Scottish CND      Magazine
While the SNP remains the only major political Party advocating CND policy it cannot be said that support and co-operation from Party activists are at satisfactory levels. Although communications and information about events have been channelled into SNP headquarters and Party branches, it seems that within the SNP as within society at large, although there is no support for Trident, there is still an alarming lack of appreciation of the nuclear realities in Scotland and little sense of urgency concerning Trident.
It is regrettable but undeniable that in the major political event of the year - the General Election - the nuclear issue played no significant part at all. This in spite of the fact that at the Dundee special conference the SNP had made a policy decision to prioritise the question of Trident in the election, and to organise an event on the theme of "hands off Scotland".
Negative observations however are not constructive, and to look at the situation in positive light, there are a number of reasons for optimism. The new parliament when it comes - and I think we can safely say when rather than if - cannot but provide a platform for the expression of the democratic opinions of the Scottish people, whatever the formal limits on the parliament's capacity for legislation.
While it will have no say over defence, it will have over the environment, and Trident is undeniably a matter of considerable environmental concern. The parliament will present an opportunity to raise the issue within the broader ecological context, and hopefully to increase knowledge and support among the various Green groups in the country.
The new parliament will have control over legal matters and it seems to me that the whole question of the international court of justice verdict and the illegality of Trident could be approached by a Scottish parliament to considerable effect. How can a parliament which controls legal affairs simply ignore the verdict of the highest court in the world? And what of the much vaunted autonomy of the Scottish legal system? There must surely be considerable mileage in this area.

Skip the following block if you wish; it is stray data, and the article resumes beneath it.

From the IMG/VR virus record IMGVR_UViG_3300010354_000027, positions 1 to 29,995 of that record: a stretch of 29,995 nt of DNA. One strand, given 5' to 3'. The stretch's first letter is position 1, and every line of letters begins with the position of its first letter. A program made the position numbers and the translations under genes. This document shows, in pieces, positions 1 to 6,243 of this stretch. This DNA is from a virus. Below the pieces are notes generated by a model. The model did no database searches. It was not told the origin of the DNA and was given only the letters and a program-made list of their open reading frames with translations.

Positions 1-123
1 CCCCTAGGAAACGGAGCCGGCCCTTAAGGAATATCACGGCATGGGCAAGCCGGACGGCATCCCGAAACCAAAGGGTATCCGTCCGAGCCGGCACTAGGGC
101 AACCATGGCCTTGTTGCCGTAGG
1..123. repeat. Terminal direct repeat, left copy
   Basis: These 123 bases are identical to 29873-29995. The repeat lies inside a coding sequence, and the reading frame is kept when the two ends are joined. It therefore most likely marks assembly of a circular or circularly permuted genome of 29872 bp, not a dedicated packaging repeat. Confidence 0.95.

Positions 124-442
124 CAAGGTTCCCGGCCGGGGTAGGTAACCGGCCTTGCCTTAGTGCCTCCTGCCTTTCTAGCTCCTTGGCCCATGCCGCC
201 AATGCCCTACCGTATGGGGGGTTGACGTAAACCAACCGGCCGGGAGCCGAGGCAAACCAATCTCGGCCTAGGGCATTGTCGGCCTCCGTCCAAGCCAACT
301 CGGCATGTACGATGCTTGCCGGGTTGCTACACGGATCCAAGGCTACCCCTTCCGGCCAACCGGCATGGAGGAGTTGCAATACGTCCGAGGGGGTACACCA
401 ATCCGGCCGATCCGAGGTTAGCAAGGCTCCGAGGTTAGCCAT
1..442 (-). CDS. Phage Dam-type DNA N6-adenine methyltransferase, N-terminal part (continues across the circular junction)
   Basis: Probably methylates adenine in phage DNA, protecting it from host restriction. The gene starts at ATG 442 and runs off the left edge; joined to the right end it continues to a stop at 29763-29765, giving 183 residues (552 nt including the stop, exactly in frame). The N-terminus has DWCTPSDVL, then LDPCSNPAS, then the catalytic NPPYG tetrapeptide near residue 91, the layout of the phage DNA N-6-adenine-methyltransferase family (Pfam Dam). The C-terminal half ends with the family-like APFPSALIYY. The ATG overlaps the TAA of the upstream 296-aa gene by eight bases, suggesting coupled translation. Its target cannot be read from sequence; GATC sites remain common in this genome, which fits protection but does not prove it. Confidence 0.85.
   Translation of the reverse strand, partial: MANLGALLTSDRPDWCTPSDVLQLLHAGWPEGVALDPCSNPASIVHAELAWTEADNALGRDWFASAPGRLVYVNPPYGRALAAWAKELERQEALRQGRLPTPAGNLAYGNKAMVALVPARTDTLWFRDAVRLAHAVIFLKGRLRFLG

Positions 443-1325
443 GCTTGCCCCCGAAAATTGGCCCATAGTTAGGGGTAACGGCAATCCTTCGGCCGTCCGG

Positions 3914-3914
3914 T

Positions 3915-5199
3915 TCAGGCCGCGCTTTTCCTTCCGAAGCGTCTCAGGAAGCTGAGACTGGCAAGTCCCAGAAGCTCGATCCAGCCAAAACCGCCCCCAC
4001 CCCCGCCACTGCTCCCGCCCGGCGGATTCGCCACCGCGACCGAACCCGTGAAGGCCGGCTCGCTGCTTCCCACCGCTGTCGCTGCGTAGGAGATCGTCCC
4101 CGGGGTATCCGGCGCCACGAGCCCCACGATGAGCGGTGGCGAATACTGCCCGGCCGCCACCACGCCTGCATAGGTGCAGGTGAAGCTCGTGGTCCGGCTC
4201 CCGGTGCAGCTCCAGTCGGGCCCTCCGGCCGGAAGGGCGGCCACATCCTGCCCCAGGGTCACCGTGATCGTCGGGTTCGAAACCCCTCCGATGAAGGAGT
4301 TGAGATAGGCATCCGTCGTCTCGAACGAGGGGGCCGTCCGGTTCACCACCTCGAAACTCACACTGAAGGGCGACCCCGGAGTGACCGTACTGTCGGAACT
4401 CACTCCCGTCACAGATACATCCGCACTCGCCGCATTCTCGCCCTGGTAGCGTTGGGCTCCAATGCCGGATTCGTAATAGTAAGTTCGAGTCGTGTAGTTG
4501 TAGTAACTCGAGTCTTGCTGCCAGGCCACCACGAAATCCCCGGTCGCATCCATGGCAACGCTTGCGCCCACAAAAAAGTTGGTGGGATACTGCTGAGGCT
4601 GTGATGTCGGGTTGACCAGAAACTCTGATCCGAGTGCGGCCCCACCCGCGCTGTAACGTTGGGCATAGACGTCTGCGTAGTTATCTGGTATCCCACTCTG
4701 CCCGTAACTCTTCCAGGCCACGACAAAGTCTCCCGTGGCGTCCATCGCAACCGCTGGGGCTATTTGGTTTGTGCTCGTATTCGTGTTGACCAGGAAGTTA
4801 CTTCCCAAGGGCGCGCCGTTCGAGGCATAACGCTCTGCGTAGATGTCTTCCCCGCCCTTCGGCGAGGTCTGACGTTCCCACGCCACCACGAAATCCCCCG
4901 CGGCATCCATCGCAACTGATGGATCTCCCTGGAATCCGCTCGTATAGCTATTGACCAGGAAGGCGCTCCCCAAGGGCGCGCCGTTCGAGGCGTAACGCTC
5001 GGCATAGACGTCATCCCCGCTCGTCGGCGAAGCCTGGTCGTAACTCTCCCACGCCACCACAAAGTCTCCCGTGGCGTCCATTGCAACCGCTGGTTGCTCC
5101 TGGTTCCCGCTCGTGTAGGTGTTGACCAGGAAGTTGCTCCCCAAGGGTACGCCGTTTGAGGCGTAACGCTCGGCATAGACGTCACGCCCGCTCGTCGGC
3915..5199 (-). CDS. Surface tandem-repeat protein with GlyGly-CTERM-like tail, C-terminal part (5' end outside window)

The continued efforts to amass peace pledges to be presented to the new Scottish parliament is an obvious focus for future campaigning in the SNP connection. I would ask all SNP supporters and activists to redouble their efforts to collect a huge number of signatures. Our democratic credibility, and the credibility of the cause we stand for, depends on the extent to which we can demonstrate that we do have substantial popular support. In the more immediate future, the fate of the peace camp must be a matter of concern to SNP supporters particularly as it is a focus for the anti nuclear policies the SNP champions. We must strengthen the links between Party activists and the camp by writing to Argyll and Bute Council to express our opposition to the eviction, by disseminating information among other SNP members and by visiting the camp to support and encourage the campers. I feel there must be more people in the SNP willing to get involved in non violent direct action against Trident and would like all such to contact me. As always however, the main task is to continue educational work within the SNP and in the country at large. It is up to us to show the public that there is a way out of the nuclear impasse and that is by supporting the aim of an independent nuclear free Scotland. As Trident cannot be stationed anywhere else in the UK, this ipso facto means a nuclear free Britain.
Scottish CND      Magazine